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April 10, 2018

The Foundation

by David Edsel

So at the risk of sounding like a complete buffoon- I’m already resigned to being a partial buffoon- I will ponder what can be scavenged from Erik Erikson’s theories on developmental Psychology, and compare them to my own childhood experiences. Hopefully, though with some degree of skepticism, I can analyze the events of my life and come to some sort of understanding of how I came into my current predicament, so maybe I can attempt to pick up the pieces of this fucking disaster that my life has become. I mean, for Christ’s sake, a year ago I probably would’ve been quick to succumb to the folly of moral judgement upon the person I am today. What am I today? I’ll get around to that, but if I were to throw a label on me, I think most people understand what a junkie is right? You remember that commercial, nobody ever says I wanna be a junkie when I grow up? I still haven’t met anyone who contradicts that paradigm, so kudos to you, 80’s anti drug campaign, you hit the nail on the head. Too bad the actual policy has been a dismal failure- I don’t mention that often enough in this blog, do I?

So I guess that Erikson thought the first stage of development for infants revolved around two outcomes based on his conflict model which he used throughout his whole developmental roadmap, so to speak. The first challenge encountered is trust vs. mistrust, which, in my opinion, is irrelevant in my case. I don’t remember, but I’m pretty sure I was nurtured enough by my mom. I won’t go into to much detail, since well, I was a fuckin baby- nothing exciting going on there. You all have heard those stories about fucking neglected babies growing up with serious issues integrating into society. Shit, maybe some of you are living through that kind of existence right now- in which case, you can discuss that with your therapist, or continue your successful career as a high-functioning, corporate executive psychopath in upper management. You may never experience love, but you have the ability to completely destroy other people’s lives, without those pesky emotions like guilt or empathy to weigh you down.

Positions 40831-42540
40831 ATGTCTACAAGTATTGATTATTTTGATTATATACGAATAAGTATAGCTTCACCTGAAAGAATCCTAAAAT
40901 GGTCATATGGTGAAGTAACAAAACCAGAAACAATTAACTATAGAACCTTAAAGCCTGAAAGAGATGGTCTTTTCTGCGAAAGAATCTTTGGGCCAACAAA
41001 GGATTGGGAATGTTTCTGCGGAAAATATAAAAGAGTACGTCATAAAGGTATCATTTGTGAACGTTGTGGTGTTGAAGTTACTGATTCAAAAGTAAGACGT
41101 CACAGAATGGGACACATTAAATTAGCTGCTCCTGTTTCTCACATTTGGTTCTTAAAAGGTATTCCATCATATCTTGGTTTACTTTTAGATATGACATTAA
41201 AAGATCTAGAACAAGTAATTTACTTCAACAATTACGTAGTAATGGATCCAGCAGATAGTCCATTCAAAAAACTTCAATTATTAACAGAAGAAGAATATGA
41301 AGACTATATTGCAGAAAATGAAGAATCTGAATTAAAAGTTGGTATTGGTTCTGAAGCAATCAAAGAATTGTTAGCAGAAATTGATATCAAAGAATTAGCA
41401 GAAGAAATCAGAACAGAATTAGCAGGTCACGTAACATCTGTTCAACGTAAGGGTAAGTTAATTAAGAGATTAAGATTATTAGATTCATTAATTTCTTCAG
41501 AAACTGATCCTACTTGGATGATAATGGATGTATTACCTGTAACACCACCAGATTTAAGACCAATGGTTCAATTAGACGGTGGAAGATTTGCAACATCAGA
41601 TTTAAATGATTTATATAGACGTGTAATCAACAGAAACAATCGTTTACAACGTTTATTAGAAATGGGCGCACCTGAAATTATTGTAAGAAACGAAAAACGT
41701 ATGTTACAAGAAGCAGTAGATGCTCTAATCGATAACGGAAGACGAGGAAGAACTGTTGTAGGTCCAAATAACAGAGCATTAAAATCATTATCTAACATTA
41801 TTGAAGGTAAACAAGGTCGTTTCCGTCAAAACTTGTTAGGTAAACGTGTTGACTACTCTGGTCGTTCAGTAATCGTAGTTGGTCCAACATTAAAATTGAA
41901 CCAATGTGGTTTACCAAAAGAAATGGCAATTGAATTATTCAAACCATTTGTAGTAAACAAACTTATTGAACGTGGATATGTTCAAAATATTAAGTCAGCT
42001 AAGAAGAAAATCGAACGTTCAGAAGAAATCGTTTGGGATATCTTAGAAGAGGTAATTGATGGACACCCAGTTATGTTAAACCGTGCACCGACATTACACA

I don’t know how much truth rings in Erikson’s developmental psychology model, but he believed that if at any of the stages of development, there is an outcome which results in, well, I’ll use the word failure to overcome that stage’s challenge, there is a corresponding virtue which is not developed. In the first stage, for example, the virtue of hope is carried on throughout life if you were coddled enough as baby.

To that I say…. mehhh. Maybe, maybe not. There is definitely some situations where this has proven to be true, and it seems to fit with most people’s lives. I welcome any opinions on Erickson’s model of development. Please comment and share your thoughts and experiences. No judgements here on my end, just curiosity. Thanks for reading, I’ll probably explore this topic further in coming posts.

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